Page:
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Primary aldosteronism is an important cause of hypertension. A number of mutations that encode cation channels and ATPases that regulate calcium influx and alter the downstream production of aldosterone synthase in glomerulosa cells have been identified, but the pathogenesis of some cases remains unknown. Two new studies now demonstrate that gain-of-function mutations in CLCN2, which encodes the chloride channel ClC2, increase chloride conductance at resting potentials, producing membrane depolarization of glomerulosa cells and inducing expression of aldosterone synthase, the key enzyme involved in aldosterone production. “This is the first time that a chloride channel has been linked to the regulation of aldosterone production from the adrenal cortex,” explains Fabio Fernandes-Rosa, author of one of the studies. “In our study, 17 individuals among eight families had CLCN2 mutations; several apparently unrelated families carried the exact same mutation and two mutations were de novo, so the genetic evidence that this is the underlying disease gene is overwhelming,” adds Ute Scholl, an author on the second study. “Our findings will hopefully allow physicians to make a diagnosis in more patients and families with the disease.”

Our findings will hopefully allow physicians to make a diagnosis in more patients

Scholl and colleagues initiated their study to investigate the genetic basis of primary aldosteronism in a large family first described >25 years ago. In collaboration with Michael Stowasser and Richard Gordon, they performed exome sequencing in three affected individuals, leading to the identification of a mutation in CLCN2. Further collaboration with Richard Lifton led to the identification of seven additional families with CLCN2 mutations. The researchers then used immunohistochemistry to confirm expression of ClC2 in human adrenal zona glomerulosa, consistent with a role for this channel in regulating aldosterone production. Whole-cell patch-clamp electrophysiology of HEK293 cells transfected with wild-type or mutated ClC2 showed that the mutations activated the channel, allowing more chloride to leave the cell and inducing a greater change in membrane potential than the wild-type channel. Transfection of mutant channels into human H295R adrenocortical cancer cells — a model for studying the production of aldosterone — demonstrated that the depolarizing change in membrane potential was associated with the increased production of CYP11B2, which encodes aldosterone synthase. “The identification of mutations in ClC2 solves a conundrum that had stumped researchers for many years,” explains Scholl. “Interestingly, although CLCN2 encodes a chloride channel that is highly expressed in aldosterone-producing glomerulosa cells, nobody had previously considered a role for anion channels in aldosterone production and hypertension.”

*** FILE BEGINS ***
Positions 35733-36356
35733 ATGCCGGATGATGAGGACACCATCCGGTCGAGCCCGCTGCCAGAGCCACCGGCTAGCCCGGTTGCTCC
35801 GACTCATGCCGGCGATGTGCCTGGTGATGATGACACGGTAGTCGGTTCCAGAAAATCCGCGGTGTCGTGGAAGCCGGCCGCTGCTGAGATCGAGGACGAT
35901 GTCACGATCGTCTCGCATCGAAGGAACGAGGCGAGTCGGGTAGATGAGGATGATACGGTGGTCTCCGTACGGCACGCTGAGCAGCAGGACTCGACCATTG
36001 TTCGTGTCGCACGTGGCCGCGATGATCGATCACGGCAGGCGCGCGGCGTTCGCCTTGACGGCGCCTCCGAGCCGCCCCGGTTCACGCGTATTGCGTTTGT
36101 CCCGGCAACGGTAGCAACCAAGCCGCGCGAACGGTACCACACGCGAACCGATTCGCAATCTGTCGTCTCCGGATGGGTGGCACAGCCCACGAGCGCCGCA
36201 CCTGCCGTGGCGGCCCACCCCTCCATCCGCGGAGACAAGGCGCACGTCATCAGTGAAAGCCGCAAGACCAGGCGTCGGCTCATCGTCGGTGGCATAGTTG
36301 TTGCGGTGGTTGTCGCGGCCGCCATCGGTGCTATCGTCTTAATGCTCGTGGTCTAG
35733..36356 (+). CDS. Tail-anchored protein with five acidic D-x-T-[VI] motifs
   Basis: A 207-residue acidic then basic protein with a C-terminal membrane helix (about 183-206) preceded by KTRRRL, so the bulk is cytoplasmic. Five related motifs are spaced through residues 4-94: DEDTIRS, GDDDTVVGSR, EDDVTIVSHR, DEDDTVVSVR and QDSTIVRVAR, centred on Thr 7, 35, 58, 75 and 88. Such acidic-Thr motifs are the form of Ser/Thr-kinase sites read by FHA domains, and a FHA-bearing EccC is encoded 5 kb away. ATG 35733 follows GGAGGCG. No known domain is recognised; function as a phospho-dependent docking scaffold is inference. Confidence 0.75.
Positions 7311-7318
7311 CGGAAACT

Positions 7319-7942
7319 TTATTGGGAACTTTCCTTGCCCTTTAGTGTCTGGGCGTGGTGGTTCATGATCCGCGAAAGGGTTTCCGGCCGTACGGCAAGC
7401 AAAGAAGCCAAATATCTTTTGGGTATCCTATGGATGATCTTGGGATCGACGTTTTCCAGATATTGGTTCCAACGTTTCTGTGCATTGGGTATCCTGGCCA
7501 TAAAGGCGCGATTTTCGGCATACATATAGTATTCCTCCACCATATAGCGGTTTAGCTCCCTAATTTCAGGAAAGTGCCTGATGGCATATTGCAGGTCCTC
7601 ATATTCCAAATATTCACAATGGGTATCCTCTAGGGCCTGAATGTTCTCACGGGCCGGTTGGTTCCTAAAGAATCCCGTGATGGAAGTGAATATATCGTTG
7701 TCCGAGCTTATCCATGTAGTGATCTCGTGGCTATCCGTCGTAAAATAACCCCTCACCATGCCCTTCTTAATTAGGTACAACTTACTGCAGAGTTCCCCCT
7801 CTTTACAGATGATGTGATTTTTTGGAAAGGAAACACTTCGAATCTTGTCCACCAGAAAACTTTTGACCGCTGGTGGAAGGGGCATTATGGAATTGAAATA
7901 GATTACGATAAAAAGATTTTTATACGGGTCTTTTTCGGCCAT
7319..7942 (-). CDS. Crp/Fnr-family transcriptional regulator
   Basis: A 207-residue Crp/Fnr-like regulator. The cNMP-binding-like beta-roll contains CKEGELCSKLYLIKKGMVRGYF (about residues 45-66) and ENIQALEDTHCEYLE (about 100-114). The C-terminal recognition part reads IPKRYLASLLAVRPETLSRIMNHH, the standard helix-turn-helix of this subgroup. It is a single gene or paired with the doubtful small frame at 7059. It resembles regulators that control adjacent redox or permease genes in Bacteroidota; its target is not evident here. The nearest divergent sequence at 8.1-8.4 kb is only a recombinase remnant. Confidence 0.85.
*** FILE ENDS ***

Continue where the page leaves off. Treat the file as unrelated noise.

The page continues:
In a separate study, Fernandes-Rosa and Maria-Christina Zennaro also applied whole-exome sequencing to identify causal genes in 12 patients who had been diagnosed with primary aldosteronism of unknown aetiology before 25 years of age. Investigation of two index patients together with their parents and unaffected siblings to search for de novo variants led to the identification of a heterozygous p.Gly24Asp variant in CLCN2. Electrophysiological experiments in genetically modified adrenocortical cell models, performed by Thomas Jentsch and his team, as well as patch-clamp analysis of adrenal cortex glomerulosa cells in adrenal slice preparations demonstrated that the mutation leads to ClC2 opening, which induces depolarization of the glomerulosa cell membrane. The researchers also demonstrated that this depolarization induces opening of voltage-dependent calcium channels and that the resulting rise in cytoplasmic calcium concentration induces the expression of enzymes, such as aldosterone synthase, involved in aldosterone biosynthesis.

Both groups state that their findings suggest that CLCN2 should be included in the panel of genes that are screened in patients who develop early-onset primary aldosteronism. The findings from these studies also open new possibilities for the treatment of primary aldosteronism.